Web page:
The calorie counting problem


Calories have been the focus of our obsession with weight and, by proxy, health, leaving us all feeling like big fat failures for not being able to lose weight.  The message from our doctors and the society at large is that weight is a simple mathematical equation (calories in – calories out = the size of our rear). Based on that, anyone with a large rear is just not very good at math. This message does a great disservice because a) it replaces the markers of health — a body that feels good and is full of energy — with a superficial marker of having a thin frame and b) it oversimplifies the notion so much that it actually causes people to retain more weight.

In the US right now, well over half (68%) of people are overweight. If you don’t think that at least some of those people have tracked their calories and increased their exercise, you would be fooling yourself.  The problem is that the well-crafted message of calories in versus calories out doesn’t touch on the importance of nutrients or the type of calories you are putting in. This means that the message is ripe for exploitation. Take the low-cal, no-fat foods that were so in vogue in the nineties. “Foods” like Snackwell cookies, Slimfast shakes, and even low-fat yogurt managed to stay really low in calories but were all extremely high in sugar and simple carbohydrates and almost completely devoid of nutrients.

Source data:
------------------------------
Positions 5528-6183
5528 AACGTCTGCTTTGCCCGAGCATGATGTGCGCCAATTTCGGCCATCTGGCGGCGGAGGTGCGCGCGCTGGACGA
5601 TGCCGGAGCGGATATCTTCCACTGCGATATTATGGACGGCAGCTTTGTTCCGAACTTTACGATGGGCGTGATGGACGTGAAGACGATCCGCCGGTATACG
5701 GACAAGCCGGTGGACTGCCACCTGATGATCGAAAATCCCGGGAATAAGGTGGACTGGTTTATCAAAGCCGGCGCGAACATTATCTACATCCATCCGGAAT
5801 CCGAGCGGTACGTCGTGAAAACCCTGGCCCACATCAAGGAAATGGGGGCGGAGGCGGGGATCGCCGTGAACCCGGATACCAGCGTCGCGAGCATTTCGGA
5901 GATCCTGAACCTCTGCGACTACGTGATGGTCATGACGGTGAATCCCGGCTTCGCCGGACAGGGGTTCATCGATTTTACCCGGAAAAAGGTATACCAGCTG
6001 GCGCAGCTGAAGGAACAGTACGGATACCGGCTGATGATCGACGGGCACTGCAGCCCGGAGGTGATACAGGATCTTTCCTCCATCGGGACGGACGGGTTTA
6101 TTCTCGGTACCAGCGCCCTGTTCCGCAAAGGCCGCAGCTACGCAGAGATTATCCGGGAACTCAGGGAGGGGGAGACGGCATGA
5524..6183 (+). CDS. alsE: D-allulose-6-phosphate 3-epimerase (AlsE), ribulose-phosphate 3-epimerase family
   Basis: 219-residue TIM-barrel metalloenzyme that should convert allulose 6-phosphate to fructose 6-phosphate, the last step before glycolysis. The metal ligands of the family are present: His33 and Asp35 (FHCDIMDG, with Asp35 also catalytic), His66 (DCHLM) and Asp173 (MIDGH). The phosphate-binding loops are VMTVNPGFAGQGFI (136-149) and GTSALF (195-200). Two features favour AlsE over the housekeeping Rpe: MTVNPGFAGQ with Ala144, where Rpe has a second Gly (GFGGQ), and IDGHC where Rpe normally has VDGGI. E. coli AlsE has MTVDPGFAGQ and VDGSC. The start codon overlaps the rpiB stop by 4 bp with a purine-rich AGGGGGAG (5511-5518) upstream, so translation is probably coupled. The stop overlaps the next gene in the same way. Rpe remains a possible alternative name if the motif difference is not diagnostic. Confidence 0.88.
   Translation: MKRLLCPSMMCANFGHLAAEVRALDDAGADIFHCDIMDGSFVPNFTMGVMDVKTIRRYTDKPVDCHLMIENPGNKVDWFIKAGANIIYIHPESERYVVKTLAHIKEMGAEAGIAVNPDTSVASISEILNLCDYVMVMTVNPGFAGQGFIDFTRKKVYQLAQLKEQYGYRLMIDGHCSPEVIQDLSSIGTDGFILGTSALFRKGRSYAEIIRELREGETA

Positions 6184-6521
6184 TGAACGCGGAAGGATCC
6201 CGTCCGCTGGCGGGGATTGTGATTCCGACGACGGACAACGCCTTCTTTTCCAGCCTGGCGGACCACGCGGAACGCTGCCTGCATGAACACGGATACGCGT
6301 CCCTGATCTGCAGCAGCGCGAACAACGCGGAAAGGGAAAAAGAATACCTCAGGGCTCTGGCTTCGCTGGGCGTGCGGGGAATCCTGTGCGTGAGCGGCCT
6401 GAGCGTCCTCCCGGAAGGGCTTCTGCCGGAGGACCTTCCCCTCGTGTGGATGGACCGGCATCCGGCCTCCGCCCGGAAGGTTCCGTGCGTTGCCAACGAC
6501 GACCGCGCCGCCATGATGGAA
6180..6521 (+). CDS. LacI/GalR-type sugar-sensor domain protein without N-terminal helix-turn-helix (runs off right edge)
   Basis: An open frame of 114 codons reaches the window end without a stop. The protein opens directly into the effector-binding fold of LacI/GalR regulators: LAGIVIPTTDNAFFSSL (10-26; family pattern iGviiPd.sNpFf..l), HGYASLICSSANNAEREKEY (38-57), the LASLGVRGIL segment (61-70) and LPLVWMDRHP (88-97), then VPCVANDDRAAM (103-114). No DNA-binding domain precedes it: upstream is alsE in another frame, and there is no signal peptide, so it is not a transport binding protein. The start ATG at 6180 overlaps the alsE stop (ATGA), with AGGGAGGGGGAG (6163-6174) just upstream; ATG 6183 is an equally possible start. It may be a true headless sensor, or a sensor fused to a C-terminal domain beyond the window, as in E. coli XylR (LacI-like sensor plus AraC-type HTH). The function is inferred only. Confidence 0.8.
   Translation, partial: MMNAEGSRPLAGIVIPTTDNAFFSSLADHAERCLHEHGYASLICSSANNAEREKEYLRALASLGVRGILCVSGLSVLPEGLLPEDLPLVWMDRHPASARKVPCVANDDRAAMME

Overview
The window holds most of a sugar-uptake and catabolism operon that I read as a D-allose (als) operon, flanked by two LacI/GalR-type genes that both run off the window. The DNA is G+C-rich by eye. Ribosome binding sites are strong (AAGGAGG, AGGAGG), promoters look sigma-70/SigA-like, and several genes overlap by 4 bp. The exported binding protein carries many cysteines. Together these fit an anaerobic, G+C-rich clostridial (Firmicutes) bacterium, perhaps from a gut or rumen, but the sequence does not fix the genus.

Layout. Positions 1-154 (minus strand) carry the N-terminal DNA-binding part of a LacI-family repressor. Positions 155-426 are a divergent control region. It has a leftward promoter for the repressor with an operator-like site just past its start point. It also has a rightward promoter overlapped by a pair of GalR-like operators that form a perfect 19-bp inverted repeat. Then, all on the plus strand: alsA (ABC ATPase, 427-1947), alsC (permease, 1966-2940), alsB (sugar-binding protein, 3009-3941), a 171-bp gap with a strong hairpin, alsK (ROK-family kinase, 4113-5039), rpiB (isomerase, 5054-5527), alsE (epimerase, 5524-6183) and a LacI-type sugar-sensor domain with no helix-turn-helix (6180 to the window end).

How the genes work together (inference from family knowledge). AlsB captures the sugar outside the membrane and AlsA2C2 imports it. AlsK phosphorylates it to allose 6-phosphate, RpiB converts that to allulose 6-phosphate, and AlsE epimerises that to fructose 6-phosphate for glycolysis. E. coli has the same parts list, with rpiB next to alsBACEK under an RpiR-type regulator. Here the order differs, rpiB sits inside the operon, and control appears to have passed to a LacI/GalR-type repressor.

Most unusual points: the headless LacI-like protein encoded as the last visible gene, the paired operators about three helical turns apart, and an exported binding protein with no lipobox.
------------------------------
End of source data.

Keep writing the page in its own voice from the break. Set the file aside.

Calories from low-cal but high sugar or carbohydrate foods cause our body to retain more fat. Sugar (from sugary treats or simple carbohydrates) spikes our blood sugar causing insulin to be produced which store that energy in our fat cells. Sugar also harms our liver and causes inflammation throughout the body. On the other hand, a fatty, delicious avocado is pretty high in calories but it reduces inflammation, delivers lots of great nutrients, and lowers our blood fat levels.

While many of us have been on calorie restrictive diets and have found that we did, in fact, drop weight, that weight loss wasn’t sustainable and the process was pretty unpleasant. Hoping to lose weight, people will often choose a chemical-ladened diet soda  and a salad topped with sugar-ladened dressing. Just a few hours later, they discover they are starving and find themselves unable to stick to the 1200 calories the calorie app allotted them. Personally, after years of trying this approach, I found that the only change was that both my metabolism and self-esteem were in the toilet. Our focus should be on how we feel and our energy level. We don’t get healthy on a calorie-restrictive diet. In fact, the evidence is showing that we actually get fatter and more prone to disease on such a diet.  We get healthy when we start to focus on eating foods that nourish our bodies and our brains and tending to those non-food-related activities that keep us healthy.

For further information, I recommend Dr. David Ludwig’s new book Always Hungry.

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